noun, plural pol·i·ties.

a particular form or system of government: civil polity; ecclesiastical polity.
the condition of being constituted as a state or other organized community or body: The polity of ancient Athens became a standard for later governments.
government or administrative regulation: The colonists demanded independence in matters of internal polity.
a state or other organized community or body.

Origin of polity

1530–40; < Latin polītīa < Greek polīteía citizenship, government, form of government, commonwealth, equivalent to polī́te-, variant stem of polī́tēs citizen (see polis, -ite1) + -ia -ia
Can be confusedpolicy polity
Dictionary.com Unabridged Based on the Random House Unabridged Dictionary, © Random House, Inc. 2019

Examples from the Web for polities

Contemporary Examples of polities

Historical Examples of polities

  • All our polities, philosophies, and religions, grow out of each other.

    Not Guilty

    Robert Blatchford

  • A Conservative in polities, he was elected in 1864 Mayor of Norwich.

    Norfolk Annals

    Charles Mackie

  • You are following the popular avenue to polities, I suppose.

    The Half-Hearted

    John Buchan

  • For thirty-six years of uneasy peace the polities of Europe centred upon that possibility.

  • The other objection I find urged against the beginning of polities, in the way I have mentioned, is this, viz.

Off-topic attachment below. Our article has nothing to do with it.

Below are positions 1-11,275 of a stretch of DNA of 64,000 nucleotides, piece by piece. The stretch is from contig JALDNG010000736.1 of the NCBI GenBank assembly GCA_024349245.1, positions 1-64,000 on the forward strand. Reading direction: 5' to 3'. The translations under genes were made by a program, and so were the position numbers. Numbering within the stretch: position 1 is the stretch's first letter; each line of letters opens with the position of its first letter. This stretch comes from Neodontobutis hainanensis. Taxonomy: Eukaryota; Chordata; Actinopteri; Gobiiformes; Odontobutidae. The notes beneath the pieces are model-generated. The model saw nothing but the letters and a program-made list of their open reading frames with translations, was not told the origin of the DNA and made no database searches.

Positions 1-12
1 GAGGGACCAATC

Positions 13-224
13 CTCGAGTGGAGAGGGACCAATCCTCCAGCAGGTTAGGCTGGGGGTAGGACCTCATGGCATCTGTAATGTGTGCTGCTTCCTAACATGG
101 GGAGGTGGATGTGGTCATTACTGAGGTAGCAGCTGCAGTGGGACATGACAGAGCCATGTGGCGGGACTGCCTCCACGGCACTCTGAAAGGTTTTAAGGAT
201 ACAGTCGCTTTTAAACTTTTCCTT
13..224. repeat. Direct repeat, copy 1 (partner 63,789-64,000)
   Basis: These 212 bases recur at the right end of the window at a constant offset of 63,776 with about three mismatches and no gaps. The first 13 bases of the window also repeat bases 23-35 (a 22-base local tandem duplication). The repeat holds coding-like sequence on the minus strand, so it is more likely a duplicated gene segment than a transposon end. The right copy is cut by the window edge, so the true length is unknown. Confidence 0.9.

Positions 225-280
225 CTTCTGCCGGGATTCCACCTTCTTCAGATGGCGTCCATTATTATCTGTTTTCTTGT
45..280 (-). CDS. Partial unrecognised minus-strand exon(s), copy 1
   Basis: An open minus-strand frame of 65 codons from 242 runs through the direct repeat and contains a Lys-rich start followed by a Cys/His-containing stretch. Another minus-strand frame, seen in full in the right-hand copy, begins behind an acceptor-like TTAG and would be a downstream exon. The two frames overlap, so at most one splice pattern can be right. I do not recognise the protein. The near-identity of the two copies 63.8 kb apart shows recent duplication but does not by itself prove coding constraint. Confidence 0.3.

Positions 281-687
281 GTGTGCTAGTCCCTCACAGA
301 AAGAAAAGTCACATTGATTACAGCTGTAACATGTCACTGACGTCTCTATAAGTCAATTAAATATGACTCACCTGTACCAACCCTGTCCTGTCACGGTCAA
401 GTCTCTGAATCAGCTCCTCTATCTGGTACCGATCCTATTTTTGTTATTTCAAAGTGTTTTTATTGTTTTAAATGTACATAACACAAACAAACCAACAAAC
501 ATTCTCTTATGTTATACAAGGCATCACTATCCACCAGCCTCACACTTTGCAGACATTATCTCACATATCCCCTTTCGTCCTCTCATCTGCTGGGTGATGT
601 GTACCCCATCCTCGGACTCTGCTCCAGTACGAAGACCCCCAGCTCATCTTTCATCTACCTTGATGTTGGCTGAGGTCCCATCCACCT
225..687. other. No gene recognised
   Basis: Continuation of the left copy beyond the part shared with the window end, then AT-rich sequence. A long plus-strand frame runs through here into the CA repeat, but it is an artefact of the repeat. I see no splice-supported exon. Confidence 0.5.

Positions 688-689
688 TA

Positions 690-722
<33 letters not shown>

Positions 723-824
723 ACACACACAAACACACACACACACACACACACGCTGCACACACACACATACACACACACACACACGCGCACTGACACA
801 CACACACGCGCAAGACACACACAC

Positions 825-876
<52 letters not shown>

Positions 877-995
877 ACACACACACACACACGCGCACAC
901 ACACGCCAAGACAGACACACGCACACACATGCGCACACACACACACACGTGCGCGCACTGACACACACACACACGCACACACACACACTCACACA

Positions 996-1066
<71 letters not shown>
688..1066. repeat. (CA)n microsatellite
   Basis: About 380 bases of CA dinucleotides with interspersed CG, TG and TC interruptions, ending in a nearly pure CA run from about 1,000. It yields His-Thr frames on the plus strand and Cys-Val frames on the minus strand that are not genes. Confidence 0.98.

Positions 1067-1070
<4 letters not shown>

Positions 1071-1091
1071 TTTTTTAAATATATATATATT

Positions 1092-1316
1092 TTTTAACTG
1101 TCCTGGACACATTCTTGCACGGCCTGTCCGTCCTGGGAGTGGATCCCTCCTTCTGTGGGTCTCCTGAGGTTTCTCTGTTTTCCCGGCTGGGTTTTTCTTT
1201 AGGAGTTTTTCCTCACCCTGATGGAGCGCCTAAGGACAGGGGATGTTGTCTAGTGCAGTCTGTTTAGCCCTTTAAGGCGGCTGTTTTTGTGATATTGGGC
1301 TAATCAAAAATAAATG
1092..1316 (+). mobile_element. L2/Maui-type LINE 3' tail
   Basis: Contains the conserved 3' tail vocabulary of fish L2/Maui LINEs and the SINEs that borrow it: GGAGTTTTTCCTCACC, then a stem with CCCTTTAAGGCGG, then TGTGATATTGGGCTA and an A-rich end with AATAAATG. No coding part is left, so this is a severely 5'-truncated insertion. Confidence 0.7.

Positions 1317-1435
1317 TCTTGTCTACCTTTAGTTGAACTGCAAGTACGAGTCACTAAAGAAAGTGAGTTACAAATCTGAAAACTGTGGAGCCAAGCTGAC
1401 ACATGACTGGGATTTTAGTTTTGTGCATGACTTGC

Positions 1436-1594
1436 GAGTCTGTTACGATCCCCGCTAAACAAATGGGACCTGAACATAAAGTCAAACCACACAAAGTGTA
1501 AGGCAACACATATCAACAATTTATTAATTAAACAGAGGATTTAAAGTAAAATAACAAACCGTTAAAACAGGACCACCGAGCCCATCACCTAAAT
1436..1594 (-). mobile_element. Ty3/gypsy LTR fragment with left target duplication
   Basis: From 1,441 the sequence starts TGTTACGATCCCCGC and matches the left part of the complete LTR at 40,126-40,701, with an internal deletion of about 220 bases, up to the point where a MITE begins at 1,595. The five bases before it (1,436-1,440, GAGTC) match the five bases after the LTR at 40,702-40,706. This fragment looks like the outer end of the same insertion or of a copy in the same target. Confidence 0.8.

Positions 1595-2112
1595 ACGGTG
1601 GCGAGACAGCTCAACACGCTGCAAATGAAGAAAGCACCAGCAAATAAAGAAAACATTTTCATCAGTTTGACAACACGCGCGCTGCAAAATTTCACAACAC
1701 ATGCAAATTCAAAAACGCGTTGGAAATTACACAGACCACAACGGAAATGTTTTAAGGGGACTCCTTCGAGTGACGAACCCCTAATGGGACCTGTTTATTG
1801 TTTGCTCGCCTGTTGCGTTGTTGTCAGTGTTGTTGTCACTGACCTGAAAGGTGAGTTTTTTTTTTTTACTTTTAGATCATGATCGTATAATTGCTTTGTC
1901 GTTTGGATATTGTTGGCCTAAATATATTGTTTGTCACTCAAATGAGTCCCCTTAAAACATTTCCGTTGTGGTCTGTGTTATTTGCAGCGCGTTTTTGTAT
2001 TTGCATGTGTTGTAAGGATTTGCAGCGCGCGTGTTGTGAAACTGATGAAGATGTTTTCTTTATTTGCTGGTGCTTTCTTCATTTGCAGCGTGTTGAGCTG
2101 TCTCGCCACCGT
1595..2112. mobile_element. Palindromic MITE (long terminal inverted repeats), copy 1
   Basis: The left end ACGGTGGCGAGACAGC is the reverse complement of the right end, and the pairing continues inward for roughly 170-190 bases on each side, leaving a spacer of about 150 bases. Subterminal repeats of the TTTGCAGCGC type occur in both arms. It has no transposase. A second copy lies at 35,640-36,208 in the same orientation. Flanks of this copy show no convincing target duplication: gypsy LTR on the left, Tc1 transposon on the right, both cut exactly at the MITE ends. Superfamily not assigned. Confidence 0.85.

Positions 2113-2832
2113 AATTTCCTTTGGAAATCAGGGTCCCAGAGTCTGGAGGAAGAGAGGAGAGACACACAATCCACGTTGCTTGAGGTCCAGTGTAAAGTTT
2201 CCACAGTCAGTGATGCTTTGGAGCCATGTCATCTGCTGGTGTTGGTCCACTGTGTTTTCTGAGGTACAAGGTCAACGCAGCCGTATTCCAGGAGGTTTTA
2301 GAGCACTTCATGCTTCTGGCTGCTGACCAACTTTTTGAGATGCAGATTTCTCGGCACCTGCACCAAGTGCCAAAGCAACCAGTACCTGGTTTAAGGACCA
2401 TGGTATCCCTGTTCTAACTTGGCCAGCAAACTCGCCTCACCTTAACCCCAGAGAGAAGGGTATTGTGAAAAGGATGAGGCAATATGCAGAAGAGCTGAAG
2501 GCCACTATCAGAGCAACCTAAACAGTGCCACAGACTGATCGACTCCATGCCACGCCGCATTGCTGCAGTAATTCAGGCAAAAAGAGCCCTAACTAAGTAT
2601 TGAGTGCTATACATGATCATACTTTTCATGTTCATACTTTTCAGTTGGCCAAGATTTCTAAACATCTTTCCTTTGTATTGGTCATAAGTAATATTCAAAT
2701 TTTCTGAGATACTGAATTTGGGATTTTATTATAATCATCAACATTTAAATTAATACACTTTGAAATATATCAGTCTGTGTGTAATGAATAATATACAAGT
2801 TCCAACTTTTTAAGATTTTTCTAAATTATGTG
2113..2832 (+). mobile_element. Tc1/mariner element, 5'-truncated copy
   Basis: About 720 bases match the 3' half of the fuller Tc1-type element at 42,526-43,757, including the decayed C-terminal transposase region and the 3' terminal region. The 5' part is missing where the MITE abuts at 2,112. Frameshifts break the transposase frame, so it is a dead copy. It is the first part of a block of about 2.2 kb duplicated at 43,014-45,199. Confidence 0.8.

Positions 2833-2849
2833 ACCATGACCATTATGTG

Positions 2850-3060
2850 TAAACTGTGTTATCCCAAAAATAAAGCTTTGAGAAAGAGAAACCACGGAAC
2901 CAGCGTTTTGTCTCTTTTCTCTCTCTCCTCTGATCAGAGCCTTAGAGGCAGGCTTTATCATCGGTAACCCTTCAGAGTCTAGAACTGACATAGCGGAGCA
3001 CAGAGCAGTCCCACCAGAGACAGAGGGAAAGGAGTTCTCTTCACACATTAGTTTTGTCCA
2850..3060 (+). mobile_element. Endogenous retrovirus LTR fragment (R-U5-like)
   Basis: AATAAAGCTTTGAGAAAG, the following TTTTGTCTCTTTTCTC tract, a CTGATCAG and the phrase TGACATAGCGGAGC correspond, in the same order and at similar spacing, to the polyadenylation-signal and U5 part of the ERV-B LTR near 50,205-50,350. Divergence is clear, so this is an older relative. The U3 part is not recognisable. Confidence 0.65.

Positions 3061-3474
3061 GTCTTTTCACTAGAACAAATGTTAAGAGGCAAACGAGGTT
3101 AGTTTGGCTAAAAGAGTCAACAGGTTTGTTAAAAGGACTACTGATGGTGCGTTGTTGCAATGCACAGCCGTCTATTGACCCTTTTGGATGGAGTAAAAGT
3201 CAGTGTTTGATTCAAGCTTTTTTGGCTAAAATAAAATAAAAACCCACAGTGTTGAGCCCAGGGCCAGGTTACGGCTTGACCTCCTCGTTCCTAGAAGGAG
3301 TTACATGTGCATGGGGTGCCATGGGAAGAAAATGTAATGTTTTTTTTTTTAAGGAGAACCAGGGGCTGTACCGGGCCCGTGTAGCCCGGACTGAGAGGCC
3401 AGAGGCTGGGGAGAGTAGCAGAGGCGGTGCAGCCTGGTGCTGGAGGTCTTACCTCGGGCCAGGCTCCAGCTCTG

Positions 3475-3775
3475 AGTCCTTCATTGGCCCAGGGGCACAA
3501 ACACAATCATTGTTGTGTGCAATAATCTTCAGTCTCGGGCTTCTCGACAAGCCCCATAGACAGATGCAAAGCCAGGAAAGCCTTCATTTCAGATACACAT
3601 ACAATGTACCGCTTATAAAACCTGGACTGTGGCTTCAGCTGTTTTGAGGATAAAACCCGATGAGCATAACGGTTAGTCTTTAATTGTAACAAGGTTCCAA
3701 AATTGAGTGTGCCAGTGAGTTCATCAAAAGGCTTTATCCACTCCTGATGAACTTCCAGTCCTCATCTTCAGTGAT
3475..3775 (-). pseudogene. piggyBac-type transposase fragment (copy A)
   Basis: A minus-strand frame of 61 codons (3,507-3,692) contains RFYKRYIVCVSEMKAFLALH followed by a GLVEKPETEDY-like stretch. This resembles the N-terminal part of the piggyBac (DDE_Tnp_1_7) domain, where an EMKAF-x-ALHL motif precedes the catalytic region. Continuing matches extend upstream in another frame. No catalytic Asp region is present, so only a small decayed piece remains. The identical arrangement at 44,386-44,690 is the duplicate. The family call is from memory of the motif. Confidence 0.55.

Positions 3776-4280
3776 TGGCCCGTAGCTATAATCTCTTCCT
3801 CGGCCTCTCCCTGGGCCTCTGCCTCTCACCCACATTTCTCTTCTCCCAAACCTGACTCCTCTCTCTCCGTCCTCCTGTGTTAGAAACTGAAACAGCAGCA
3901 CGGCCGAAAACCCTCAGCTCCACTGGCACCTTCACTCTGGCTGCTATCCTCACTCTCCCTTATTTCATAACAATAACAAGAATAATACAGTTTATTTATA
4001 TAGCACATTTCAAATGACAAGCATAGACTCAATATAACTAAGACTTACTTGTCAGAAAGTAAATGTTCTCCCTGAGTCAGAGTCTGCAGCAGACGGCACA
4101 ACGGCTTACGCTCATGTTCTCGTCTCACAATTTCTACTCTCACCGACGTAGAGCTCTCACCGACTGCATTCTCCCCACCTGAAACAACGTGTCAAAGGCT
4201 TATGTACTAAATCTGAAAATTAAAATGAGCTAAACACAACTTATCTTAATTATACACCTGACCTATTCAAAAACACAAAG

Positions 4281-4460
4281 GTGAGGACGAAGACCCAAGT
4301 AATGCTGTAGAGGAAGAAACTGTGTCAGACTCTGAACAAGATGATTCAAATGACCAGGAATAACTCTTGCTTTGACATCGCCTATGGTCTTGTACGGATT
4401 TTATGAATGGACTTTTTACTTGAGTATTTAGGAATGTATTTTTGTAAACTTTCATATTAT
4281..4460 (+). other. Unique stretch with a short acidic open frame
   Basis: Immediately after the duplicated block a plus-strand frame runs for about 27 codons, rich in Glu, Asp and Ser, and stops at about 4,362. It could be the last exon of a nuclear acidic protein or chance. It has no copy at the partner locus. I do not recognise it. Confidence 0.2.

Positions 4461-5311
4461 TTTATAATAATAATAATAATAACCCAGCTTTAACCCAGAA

British Dictionary definitions for polities


noun plural -ties

a form of government or organization of a state, church, society, etc; constitution
a politically organized society, state, city, etc
the management of public or civil affairs
political organization

Word Origin for polity

C16: from Latin polītīa, from Greek politeia citizenship, civil administration, from politēs citizen, from polis city
Collins English Dictionary - Complete & Unabridged 2012 Digital Edition © William Collins Sons & Co. Ltd. 1979, 1986 © HarperCollins Publishers 1998, 2000, 2003, 2005, 2006, 2007, 2009, 2012

Word Origin and History for polities



1530s, from Middle French politie (early 15c.) or directly from Late Latin polita "organized government" (see policy (n.1)).

Online Etymology Dictionary, © 2010 Douglas Harper